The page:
UBC Theses and Dissertations

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UBC Theses and Dissertations

International cooperation in the Alaska-British Columbia-Yukon Region Gray, Glenn Thomas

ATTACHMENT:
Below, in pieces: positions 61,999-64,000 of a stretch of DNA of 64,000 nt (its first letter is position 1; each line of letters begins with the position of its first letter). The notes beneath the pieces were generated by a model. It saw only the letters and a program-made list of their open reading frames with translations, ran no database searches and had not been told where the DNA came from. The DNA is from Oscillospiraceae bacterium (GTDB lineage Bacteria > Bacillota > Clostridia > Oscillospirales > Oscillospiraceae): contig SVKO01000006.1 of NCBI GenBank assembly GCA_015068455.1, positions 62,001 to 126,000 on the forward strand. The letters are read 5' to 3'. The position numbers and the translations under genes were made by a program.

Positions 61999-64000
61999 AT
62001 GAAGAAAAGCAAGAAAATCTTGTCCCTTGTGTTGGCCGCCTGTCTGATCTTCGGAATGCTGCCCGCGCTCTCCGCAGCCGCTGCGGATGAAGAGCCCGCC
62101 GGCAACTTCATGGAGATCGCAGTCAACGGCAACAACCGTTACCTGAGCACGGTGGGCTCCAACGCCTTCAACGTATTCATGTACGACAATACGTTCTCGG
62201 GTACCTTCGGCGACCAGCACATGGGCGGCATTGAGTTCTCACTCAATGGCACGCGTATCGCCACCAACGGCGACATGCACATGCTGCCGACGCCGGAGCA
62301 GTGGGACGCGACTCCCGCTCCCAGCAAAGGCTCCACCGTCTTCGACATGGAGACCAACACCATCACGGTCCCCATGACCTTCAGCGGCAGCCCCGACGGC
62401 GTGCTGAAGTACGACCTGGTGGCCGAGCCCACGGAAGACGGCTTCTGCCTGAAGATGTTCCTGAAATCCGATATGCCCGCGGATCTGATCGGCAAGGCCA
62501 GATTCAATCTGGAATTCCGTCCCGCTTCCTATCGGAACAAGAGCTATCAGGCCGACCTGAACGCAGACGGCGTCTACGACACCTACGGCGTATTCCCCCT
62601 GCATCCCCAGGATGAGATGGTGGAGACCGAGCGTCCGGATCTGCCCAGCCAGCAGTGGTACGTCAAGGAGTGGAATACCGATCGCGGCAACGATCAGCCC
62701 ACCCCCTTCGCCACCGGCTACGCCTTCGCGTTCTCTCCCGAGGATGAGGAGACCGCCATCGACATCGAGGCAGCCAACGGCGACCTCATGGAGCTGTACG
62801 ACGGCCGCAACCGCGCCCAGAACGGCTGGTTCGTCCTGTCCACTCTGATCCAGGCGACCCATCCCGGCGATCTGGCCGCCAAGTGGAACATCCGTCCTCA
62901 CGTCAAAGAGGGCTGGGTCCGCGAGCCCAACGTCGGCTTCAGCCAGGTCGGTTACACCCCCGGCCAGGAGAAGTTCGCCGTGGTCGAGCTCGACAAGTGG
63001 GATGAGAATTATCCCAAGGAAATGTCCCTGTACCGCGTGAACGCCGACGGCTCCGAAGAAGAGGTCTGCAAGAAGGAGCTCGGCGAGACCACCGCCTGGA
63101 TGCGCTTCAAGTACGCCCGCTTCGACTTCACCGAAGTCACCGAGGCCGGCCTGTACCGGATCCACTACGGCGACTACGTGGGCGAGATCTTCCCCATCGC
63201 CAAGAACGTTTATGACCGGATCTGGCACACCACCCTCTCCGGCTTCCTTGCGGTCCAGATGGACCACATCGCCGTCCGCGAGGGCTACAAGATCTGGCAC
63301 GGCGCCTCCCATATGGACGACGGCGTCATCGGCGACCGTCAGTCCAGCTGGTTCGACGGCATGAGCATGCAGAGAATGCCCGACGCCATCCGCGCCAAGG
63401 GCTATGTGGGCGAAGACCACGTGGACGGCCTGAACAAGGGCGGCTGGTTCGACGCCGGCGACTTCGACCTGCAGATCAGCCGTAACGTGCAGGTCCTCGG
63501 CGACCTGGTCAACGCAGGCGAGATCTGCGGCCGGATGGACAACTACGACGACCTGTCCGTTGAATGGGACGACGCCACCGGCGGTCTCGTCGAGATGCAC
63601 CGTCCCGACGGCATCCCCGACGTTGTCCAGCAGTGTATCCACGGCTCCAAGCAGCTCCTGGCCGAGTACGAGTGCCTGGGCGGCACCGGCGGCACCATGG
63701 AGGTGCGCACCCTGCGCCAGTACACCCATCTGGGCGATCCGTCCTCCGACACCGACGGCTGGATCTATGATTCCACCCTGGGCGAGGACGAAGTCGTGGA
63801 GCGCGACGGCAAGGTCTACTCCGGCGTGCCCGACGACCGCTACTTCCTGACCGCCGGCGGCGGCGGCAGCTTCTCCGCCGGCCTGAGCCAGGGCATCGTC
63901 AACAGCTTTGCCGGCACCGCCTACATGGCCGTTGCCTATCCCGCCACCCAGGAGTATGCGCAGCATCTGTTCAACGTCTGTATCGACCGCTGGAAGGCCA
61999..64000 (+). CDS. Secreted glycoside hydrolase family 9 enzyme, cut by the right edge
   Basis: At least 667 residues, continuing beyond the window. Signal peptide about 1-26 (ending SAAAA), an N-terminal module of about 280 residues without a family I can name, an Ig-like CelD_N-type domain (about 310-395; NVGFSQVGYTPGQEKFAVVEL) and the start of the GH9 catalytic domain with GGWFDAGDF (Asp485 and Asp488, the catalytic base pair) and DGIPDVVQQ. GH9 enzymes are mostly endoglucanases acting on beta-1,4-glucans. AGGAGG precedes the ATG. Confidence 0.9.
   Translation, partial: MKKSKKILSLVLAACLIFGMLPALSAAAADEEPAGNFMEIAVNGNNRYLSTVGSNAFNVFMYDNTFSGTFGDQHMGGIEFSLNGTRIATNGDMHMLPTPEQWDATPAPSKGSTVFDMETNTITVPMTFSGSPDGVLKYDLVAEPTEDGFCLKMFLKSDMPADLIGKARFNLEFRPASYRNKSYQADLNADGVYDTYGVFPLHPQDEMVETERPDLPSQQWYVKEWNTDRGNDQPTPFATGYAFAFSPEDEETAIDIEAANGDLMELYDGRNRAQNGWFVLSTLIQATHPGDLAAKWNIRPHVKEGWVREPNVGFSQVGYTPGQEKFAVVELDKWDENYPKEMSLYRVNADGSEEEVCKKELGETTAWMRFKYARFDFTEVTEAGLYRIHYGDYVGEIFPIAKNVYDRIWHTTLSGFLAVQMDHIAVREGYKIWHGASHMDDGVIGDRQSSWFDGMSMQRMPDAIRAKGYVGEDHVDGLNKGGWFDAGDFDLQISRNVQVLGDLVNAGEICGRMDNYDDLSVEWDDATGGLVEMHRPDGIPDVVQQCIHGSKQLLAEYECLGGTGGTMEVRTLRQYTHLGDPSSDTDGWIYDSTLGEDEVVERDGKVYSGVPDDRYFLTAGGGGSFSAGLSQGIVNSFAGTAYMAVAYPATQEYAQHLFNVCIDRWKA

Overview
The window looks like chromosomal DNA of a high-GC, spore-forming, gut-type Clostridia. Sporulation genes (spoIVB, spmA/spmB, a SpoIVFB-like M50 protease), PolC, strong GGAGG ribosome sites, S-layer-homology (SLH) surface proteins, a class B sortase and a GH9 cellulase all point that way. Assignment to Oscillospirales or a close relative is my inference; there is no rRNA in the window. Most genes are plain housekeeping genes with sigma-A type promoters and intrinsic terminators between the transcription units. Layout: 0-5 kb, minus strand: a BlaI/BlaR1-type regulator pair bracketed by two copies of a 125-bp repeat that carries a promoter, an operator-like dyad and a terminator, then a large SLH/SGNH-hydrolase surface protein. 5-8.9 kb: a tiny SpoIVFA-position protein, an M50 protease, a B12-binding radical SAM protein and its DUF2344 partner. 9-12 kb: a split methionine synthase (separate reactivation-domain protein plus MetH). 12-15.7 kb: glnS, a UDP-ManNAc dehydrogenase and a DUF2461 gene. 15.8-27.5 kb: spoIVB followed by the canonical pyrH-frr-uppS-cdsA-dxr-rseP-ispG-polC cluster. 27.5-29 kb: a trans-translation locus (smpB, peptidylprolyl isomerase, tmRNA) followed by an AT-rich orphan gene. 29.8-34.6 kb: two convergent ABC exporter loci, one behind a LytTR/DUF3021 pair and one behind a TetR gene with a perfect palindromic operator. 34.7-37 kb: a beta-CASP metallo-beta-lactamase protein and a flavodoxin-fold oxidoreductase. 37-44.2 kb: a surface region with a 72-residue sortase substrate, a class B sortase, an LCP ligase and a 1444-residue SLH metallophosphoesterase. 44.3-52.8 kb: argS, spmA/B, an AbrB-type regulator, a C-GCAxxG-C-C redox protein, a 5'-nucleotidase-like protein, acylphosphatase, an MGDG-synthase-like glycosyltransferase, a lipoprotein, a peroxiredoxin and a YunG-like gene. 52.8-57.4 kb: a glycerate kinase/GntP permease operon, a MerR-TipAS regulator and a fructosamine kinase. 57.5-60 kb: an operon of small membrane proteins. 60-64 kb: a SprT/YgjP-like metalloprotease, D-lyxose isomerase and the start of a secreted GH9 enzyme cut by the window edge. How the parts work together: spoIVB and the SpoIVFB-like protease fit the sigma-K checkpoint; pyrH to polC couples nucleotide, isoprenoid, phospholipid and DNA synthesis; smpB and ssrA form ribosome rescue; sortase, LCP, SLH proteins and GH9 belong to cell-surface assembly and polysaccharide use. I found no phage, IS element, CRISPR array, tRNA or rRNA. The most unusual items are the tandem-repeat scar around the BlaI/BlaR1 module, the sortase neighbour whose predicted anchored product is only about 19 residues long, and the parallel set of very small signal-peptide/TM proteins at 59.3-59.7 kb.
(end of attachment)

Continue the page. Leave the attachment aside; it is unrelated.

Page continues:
The primary purpose of this thesis is to investigate transboundary cooperation in the Alaska-British Columbia-Yukon Region (ABCY Region). The study focuses on political relations about environmental and natural resource issues. It is argued that there are more appropriate means for cooperative planning in the transborder region than presently employed. Current relations between the three jurisdictions will be evaluated followed by recommendations for improving them. Government cooperation occurs through a complex network of federal, sub-national, regional and local channels. International conflicts in the region have occurred throughout recorded history but means addressing them have changed throughout time. Despite some persistent problems, Alaska-Canadian relations are for the most part amicable. The federal governments have historically had a major presence in Alaska and the Yukon while B.C. manages most of its land. Resource economies of all three jurisdictions follow cycles of booms and busts. Subsistence hunting and fishing and government payments help soften the busts. Access, distances to markets, power shortages, and poor resource markets provide substantial economic dilemmas. International institutions have been developed for a wide spectrum of issues yet few of them are capable of addressing the relationships between resource sectors. Three notable institutions have been used to address multi-sector issues: the Trialteral-Heads-of-Government (THOG) meetings, legislative exchanges, and meetings between Juneau and Whitehorse. Institutions for cooperation are generally Insufficient, they are short-lived, and cooperation occurs on an ad hoc basis. Because most of the region is undeveloped, an excellent opportunity exists to design institutions capable of anticipating and mitigating future environmental and land use problems early on. It is recommended that a proactive, integrated approach involving regional and local interests be instituted. Relations need to be structured enough to encourage regular interaction yet flexible enough to respond to change. The relationship could be strengthened by augmenting existing institutions and creating a few new ones. It is recommended that general guidelines for cooperation be developed. Annual THOG meetings should be supplemented by meetings of a coordinating committee and sectoral subcommittees. Communication between on-the-ground managers should be encouraged. Conflict resolution procedures should also be considered to assure timely response to problems. A major recommendation of this thesis is the creation of international regional conferences. These meetings would provide a foundation for future negotiations about the major issues in each of five sub-regions along the border.

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